Describing the character of an entire group of people is difficult. And, it is almost impossible to describe the character of Hindus—divided by region, language, caste and sect. Nonetheless, foreign observers have attempted the task based on their personal experience. The following is an account of some of these over time.
Ktesias, the Greek Physician of Persian King Artaxerxes [404-358 BC] has a special chapter “on the justice of the Hindus” in his Indica. Megasthenes [c.350–c.290 BC] states thefts were extremely rare, and the people honoured truth and virtue. Arrian [c.86-160 AD] on officials: “They oversee what goes on in the country or towns, and report everything to the king, where the people have a king, and to the magistrates, where the people are self-governed, and it is against the use and wont of these to give a false report; but indeed no Hindu is accused of lying.”
The Chinese Buddhist Hiuen-Tsiang, who travelled in India between 629 and 645 AD made nearly 30 specific comments on the “disposition”, “nature” and “manners” of the people of the various regions he visited. We can put these comments into five groups. The first group: “active and impetuous; lively and courageous; brave, true and upright; brave and impetuous; hard and fierce; regard justice and bravery; simple and honest, resolute and fierce, ardent and courageous”. The second: “timid and soft; soft and agreeable; docile and virtuous; soft and complacent … contended and peaceful; light and frivolous, weak, pusillanimous”. The third: “sincere and truthful (mentioned three times); pure and honest and honest and sincere”. The fourth described many negative qualities but combined them with positive ones: “soft and effeminate, and somewhat sly and crafty; fierce and value highly the quality of courage, given to deceit; no refinement; hard and rough … cold and insincere”. The fifth group described the unpleasant elements: “rough and rude; quick and violent; savage kind; violent and headstrong; quick and hasty”
Marco Polo [1254-1324] says: “… these Abraiaman [of Mysore] are the best merchants in the world, and the most truthful, for they would not tell a lie for anything on earth”.
Muslim chroniclers also wrote of their Hindu subjects. Idrisi, in his Geography [11th century] summed up his opinion of Hindus: “The Hindus are naturally inclined to justice, and never depart from it in their action. Their good faith, honesty, and fidelity to their engagements are well known, and they are so famous for these qualities that people flock to their country from every side.” In the 13th century, Shems-ed-din Abu Abdullah [1320–1380] (quotes Bedi ezr Zenan): “The Hindus are innumerable, like grains of sand, free from all deceit and violence. They fear neither death nor life.”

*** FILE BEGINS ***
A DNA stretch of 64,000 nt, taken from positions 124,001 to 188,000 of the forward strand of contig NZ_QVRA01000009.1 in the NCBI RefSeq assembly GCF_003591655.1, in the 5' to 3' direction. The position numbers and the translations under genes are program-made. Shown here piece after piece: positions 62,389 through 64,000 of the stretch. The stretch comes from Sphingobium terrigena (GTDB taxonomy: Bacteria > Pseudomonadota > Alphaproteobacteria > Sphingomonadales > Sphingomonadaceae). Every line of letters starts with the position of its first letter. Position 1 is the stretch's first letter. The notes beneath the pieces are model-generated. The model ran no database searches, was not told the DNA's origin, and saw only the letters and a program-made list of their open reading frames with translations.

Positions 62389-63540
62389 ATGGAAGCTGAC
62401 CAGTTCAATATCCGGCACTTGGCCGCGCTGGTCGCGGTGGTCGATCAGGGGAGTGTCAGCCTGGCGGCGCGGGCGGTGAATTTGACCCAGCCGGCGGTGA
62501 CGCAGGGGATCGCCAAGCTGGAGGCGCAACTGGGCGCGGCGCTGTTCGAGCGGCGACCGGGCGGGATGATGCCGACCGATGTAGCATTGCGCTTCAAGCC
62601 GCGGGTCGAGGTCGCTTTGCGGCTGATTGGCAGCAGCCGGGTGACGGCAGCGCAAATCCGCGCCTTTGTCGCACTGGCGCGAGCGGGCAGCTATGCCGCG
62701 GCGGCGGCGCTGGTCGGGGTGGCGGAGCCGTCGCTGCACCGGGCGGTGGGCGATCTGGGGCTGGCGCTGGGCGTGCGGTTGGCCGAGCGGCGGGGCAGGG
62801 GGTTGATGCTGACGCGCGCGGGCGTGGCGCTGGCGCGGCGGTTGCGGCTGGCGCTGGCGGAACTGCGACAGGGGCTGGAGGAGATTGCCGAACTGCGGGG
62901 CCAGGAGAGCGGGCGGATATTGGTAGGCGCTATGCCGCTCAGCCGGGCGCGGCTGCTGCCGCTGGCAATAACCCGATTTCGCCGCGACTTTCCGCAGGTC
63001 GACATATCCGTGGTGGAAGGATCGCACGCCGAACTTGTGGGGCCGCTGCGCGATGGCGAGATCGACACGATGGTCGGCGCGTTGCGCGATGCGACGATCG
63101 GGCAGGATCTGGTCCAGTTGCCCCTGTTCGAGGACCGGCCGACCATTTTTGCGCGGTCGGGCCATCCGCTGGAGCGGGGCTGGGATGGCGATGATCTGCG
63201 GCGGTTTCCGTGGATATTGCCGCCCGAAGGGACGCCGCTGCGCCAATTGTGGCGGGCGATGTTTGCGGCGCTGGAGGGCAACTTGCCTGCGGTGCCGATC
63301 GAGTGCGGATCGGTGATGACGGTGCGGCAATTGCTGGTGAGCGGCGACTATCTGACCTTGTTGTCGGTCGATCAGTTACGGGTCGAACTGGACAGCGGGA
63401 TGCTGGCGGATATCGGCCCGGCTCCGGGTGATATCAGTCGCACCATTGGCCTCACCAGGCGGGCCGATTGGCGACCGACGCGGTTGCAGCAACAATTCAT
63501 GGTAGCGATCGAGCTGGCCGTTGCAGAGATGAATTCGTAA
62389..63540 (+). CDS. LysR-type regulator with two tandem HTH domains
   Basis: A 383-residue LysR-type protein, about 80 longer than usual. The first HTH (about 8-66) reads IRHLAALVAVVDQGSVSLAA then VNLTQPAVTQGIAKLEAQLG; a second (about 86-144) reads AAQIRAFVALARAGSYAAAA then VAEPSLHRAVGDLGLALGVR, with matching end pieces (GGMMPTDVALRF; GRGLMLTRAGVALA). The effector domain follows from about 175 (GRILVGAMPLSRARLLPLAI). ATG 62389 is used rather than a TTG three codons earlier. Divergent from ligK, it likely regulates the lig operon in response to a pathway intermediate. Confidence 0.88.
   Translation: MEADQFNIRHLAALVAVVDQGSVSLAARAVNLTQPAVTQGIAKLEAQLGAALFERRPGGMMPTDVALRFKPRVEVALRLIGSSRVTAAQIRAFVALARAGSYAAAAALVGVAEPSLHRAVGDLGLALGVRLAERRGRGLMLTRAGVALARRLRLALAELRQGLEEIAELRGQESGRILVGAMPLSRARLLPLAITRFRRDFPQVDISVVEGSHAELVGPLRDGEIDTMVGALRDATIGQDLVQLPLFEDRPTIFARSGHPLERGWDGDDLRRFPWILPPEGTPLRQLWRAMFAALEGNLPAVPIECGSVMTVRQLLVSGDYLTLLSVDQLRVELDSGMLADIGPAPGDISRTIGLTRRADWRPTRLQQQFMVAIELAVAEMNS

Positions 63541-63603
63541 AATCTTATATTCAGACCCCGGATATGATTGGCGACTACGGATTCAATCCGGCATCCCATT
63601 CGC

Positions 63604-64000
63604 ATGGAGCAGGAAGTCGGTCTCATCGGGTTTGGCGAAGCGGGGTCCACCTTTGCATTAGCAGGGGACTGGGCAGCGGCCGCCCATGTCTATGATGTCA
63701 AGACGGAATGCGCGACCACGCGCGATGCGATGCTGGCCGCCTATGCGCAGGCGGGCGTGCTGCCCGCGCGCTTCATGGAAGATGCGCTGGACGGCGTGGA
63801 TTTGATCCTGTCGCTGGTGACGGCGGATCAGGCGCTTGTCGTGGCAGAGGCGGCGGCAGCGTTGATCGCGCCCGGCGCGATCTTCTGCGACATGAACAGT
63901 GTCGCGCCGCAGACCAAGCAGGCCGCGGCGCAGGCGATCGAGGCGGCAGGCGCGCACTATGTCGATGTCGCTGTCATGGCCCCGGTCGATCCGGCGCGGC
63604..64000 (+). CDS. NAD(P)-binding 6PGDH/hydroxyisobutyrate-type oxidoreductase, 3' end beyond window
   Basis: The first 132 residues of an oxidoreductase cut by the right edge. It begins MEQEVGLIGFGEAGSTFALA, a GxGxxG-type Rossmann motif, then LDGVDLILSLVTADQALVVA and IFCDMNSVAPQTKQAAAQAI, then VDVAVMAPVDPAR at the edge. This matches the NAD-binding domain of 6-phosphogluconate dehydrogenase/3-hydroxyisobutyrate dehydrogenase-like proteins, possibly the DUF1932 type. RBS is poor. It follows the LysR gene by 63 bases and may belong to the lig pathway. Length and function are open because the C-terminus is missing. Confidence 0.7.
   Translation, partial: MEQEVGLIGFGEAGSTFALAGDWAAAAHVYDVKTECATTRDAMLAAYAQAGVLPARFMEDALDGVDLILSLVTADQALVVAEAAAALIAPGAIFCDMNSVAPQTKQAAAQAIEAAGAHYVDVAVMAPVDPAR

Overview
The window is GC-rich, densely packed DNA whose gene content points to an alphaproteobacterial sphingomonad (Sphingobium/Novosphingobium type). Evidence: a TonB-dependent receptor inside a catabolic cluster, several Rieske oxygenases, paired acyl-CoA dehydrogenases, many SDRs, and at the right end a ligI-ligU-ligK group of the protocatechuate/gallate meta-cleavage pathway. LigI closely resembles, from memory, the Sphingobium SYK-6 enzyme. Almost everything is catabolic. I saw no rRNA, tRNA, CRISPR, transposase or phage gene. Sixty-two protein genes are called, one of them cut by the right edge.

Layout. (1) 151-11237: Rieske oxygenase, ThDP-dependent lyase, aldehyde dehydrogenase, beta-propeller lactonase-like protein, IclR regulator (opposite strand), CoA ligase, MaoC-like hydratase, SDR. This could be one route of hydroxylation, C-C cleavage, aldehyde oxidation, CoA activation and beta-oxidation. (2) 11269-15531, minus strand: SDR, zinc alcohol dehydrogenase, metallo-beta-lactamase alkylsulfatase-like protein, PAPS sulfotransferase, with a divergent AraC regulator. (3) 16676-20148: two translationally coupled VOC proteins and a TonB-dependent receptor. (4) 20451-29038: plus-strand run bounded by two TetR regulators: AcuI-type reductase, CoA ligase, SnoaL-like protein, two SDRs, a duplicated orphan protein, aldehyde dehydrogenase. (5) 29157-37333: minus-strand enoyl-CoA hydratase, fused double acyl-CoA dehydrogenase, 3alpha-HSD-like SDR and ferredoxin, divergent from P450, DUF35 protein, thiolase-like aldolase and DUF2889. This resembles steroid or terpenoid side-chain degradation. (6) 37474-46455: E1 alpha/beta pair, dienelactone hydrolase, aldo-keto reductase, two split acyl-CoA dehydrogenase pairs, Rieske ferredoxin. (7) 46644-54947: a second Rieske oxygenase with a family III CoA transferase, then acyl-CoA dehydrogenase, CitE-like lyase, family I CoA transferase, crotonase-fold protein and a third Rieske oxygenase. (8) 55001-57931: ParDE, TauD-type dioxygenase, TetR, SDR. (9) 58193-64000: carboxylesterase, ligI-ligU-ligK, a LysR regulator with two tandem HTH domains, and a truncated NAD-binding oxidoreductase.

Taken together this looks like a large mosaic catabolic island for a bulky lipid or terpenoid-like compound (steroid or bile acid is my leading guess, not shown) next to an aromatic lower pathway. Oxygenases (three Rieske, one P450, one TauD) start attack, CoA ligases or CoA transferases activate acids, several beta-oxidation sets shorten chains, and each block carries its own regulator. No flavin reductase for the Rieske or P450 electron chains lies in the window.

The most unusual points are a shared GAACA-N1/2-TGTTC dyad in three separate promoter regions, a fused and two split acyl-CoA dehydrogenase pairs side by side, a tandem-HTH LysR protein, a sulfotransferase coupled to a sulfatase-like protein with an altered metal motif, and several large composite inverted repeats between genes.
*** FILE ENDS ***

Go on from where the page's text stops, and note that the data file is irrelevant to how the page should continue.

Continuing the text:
In the 16th century, Akbar’s Minister, Abul Fazl [1551–1602] states: “The Hindus are religious, affable, cheerful, lovers of justice, given to retirement, able in business, admirers of truth, and grateful and of unbounded fidelity; and the soldiers know not to what it is to fly from the field of battle.”
British comments of their Hindu subjects are interesting. Warren Hastings [1732-1818]: “They are gentle and benevolent, more susceptible of gratitude for kindness, and less prompted to vengeance for wrongs inflicted than any people on the face of the earth; faithful, affectionate, submissive to legal authority.” Bishop Heber [1783-1826]: “The Hindus are brave, courteous, intelligent, most eager for knowledge and improvement; sober, industrious, dutiful to parents, affectionate to their children, uniformly gentle and patient, and more easily affected by kindness and attention to their wants and feelings than any people I ever met with.”
Sir Thomas Munro [1761-1827]: “I do not exactly know what it means by civilizing the people of India. In the theory and practice of good government they may be deficient; but, if a good system of agriculture, if unrivaled manufactures, if the establishment of schools for reading and writing, if the general practice of kindness and hospitality, and, above all, if a scrupulous respect and delicacy towards the female sex denote civilized people; then the Hindus are not inferior in civilization to the people of Europe.”
About the working people, H H Wilson [1786-1860]: “always found amongst them cheerful and unwearied industry, good humoured compliance with the bane of their superiors, and a readiness to make whatever exertions were demanded from them: there was among them no drunkenness, no disorderly conduct, no insubordination …There was considerable skill and ready docility… I should say that where there is confidence without fear, frankness is one of the most universal features in the Indian character.”
Wilson of the Pundits: “In them I found the similar merits of industry, intelligence, cheerfulness, frankness, with others peculiar to their avocation.”
Of the higher classes, Wilson found “polished manners, clearness and comprehensiveness of understanding, liberality of feeling and independence of principle that would have stamped them gentleman in any country in the world”.
Sir William Sleeman [1788-1856]: “They adhere habitually, and I may say religiously, to the truth; and I have had before me hundreds of cases in which a man’s property, liberty, or life has depended upon his telling a lie, and he has refused to tell it to save either … I believe there is no class of men in the world more strictly honourable in their dealings than the mercantile classes of India.”
If this is how some foreigners especially those important ones who exercised power over the people and ruled over the land felt about their Hindu subjects, how then had character of the Hindus changed—if at all?
Former Dean of Research at Administrative Staff College of India, Hyderabad
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